It's amazing how literature affects our lives. And I don't mean the latest commercial fiction novel from our favorite author that we picked up on our latest run to Barnes and Noble (guilty! That gift certificate was burning a hole in my proverbial pocket). I mean the classics that we don't even realize have somehow contributed to what we're reading today.
Take Chaucer, for example. I can practically hear you all cringing from here, but believe me, The Canterbury Tales was not that bad. Believe me when I tell you this, since I just had to read nearly all of it, in Middle English no less, for class. Chaucer basically created the standard iambic pentameter that we all associate with The Bard (that's Shakespeare, for those who've forgotten their High School English classes). Yep, ol' Wills didn't come up with that fabulous rhyming strategy all by himself. He knicked it from Geoff. Of course, Geoff wasn't innocent of his own theft. I came across several papers talking about the similarities between Chaucer and The Decameron, an Italian work by Boccacio. But there is a wit and beauty in the words Chaucer chooses that make every piece of literature from his pen strictly his own. And since there were no such things as copyrights... Is it any wonder that all those plots keep being recycled?
Chaucer wrote his poetry on vellum (which, by the way is made from sheep skin) with quill and ink. There were no spell checkers, no delete keys, not even an eraser. He scraped away layers of the vellum to change what he'd written. There were no publishers, no printing presses. Gutenberg was a long way off. Scribes copied author's words in order to distribute literature to the people who could afford to own manuscripts. Because you couldn't just walk into a bookstore - no Ye Olde Barnes and Noble around the corner from Mr Chaucer's house - and purchase a book, you had to commission a scribe to copy it out for you. And so we are left with multiple copies of Chaucer's work, most of which may not even be his own true writings. Because somewhere, somehow, someone thought they could improve on Chaucer, could add or subtract words or even whole lines of text. Even the slightest change in a single word could change the entire meaning of a tale.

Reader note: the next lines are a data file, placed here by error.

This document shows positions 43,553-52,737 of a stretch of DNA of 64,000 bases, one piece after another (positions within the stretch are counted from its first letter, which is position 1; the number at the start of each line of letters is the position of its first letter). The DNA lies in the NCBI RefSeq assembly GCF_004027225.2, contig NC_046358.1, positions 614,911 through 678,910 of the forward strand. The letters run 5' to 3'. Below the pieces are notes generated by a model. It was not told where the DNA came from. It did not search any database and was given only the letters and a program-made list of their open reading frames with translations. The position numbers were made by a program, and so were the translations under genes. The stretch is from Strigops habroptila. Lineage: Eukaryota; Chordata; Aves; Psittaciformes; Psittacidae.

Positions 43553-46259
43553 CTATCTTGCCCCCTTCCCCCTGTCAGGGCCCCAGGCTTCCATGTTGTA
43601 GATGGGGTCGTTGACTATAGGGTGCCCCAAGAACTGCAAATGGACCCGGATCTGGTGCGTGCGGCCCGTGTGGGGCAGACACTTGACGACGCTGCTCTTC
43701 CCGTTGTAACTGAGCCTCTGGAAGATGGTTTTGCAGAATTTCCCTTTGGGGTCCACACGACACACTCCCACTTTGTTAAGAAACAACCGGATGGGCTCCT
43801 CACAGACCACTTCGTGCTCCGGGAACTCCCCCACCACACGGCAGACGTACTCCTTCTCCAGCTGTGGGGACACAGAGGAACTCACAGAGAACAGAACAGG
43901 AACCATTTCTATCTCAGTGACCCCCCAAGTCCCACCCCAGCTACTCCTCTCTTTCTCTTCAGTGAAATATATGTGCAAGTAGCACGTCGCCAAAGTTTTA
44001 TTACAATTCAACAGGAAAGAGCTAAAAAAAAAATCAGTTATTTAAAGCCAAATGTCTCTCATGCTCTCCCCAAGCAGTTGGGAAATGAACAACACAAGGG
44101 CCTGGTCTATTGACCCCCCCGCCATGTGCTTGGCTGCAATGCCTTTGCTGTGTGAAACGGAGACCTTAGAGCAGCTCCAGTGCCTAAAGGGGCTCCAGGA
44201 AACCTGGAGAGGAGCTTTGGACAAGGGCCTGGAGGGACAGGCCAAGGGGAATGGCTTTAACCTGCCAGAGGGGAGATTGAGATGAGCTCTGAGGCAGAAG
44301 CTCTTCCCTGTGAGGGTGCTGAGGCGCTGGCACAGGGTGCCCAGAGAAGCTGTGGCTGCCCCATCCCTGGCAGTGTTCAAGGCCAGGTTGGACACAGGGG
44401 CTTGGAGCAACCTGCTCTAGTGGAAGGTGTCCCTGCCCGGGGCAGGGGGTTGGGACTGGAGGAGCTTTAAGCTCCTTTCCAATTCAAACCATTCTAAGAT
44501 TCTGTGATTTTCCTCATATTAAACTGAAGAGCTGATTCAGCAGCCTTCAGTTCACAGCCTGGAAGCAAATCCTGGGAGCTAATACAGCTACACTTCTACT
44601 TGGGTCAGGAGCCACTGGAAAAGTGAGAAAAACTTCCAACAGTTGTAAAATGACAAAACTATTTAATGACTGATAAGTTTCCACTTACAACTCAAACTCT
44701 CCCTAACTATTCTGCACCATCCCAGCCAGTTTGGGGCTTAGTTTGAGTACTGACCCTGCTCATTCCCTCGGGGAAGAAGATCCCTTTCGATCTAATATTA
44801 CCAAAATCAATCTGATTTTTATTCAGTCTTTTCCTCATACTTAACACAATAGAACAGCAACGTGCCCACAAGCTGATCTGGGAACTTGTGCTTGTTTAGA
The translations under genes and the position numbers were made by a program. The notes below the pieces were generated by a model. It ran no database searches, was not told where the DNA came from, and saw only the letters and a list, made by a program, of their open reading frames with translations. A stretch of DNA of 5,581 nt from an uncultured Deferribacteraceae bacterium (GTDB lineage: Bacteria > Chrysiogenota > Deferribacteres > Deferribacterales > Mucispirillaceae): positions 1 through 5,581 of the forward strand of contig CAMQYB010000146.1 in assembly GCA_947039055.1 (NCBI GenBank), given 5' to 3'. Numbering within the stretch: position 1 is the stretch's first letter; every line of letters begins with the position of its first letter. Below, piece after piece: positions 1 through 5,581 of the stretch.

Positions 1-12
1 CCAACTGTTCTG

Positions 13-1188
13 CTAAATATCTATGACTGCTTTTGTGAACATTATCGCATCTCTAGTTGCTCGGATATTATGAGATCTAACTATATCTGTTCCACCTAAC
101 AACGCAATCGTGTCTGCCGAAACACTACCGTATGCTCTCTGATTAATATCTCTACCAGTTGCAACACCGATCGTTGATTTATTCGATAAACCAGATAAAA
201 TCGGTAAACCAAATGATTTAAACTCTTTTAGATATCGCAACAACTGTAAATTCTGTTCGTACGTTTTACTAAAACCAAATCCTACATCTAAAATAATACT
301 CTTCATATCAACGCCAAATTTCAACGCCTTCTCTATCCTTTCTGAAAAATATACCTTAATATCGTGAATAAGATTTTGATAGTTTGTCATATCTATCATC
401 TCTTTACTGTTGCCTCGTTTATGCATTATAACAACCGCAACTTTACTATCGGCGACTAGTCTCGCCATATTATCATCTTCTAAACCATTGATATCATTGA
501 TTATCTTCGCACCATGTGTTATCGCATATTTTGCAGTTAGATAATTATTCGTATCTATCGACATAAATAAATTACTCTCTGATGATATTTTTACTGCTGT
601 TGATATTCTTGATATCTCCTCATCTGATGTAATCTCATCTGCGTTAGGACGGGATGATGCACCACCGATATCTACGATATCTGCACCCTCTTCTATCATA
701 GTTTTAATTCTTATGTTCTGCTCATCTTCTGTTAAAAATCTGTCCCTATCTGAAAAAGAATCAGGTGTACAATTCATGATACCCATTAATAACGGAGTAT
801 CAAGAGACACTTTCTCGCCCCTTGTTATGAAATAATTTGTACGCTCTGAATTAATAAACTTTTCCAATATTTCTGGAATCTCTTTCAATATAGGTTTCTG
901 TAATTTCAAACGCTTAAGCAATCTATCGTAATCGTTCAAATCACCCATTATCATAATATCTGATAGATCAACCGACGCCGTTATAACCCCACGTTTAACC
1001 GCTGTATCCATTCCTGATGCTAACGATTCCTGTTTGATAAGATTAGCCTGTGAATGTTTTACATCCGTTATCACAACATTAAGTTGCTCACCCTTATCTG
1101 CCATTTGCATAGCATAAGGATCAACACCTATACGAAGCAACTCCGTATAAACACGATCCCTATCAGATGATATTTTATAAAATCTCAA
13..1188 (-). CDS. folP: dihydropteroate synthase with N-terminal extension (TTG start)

So next time you walk into Ye Olde B&N and see the shelves full of glorious paperbacks and hardcovers and bargain priced novelties, think of how ol' Geoff and his pals had to write everything out by hand, wince in sympathy of his cramping fingers, and have a nice White Chocolate Mocha (nonfat, with whip) with one of those tasty pieces of cheesecake. I know I do!
A LOVE IN DISGUISE - Available NOW from
Resplendence Publishing www.Resplendencepublishing.com
Also available at www.fictionwise.com
Visit me on MySpace at: http://www.myspace.com/carahart71
Year 47; Day 3 - I was born in the spring. Legend tells it was the night of the time change, and the hour was the hour to spring forward, so there was a debate about which...
11 hours ago